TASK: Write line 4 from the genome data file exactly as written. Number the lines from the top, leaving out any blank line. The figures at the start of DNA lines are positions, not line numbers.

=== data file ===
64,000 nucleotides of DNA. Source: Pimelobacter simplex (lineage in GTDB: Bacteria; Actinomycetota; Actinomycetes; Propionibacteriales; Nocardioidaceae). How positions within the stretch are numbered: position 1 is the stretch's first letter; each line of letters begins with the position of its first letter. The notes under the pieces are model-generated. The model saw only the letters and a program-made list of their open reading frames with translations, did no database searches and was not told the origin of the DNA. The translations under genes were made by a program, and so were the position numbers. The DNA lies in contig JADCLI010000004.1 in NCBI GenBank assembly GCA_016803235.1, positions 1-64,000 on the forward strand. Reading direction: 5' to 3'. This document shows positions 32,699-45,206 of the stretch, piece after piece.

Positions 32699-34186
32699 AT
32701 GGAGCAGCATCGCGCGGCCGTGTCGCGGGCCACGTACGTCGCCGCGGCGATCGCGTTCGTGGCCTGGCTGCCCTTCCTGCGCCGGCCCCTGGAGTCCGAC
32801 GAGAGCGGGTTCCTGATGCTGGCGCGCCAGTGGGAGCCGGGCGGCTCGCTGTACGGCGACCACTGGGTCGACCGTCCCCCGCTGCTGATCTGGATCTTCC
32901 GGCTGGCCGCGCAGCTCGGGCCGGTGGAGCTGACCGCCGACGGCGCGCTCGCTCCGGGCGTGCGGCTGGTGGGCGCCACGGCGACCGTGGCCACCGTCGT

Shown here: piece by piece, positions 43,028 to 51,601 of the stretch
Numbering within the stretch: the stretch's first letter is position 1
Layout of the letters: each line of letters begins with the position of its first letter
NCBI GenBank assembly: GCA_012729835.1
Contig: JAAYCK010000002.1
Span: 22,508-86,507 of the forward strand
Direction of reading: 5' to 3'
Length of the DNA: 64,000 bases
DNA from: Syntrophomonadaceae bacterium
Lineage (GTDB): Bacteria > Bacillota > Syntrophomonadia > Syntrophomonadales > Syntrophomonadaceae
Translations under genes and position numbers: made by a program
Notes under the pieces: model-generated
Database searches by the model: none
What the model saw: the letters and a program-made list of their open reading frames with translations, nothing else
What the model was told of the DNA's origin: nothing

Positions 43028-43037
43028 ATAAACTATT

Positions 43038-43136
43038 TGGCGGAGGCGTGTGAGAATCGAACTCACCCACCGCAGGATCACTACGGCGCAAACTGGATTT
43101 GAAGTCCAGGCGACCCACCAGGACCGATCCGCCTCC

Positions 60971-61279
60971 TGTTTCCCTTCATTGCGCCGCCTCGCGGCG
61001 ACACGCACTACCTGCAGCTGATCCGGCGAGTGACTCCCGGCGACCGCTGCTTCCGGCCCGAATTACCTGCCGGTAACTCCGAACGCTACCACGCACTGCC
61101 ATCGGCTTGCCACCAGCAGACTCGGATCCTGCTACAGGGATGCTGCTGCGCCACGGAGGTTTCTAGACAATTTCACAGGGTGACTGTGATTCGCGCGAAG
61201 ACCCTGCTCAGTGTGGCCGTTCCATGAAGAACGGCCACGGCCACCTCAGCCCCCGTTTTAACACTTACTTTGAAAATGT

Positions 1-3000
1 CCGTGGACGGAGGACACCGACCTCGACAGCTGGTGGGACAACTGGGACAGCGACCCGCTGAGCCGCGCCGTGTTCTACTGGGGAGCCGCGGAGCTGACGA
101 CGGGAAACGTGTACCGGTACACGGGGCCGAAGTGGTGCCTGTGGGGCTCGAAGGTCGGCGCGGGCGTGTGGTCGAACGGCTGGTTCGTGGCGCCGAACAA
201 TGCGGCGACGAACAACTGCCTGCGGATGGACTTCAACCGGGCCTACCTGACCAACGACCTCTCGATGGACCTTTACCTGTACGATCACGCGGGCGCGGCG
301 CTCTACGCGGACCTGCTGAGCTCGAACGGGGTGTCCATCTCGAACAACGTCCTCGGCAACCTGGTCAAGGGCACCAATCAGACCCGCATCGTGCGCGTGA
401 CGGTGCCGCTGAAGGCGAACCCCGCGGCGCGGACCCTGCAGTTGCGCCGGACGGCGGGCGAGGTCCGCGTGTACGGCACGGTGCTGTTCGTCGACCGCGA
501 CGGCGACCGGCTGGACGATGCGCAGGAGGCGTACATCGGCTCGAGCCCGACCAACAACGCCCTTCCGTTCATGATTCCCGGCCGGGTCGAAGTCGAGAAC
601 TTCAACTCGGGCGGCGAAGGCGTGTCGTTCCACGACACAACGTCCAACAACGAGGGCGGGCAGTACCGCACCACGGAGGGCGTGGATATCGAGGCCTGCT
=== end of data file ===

32701 GGAGCAGCATCGCGCGGCCGTGTCGCGGGCCACGTACGTCGCCGCGGCGATCGCGTTCGTGGCCTGGCTGCCCTTCCTGCGCCGGCCCCTGGAGTCCGAC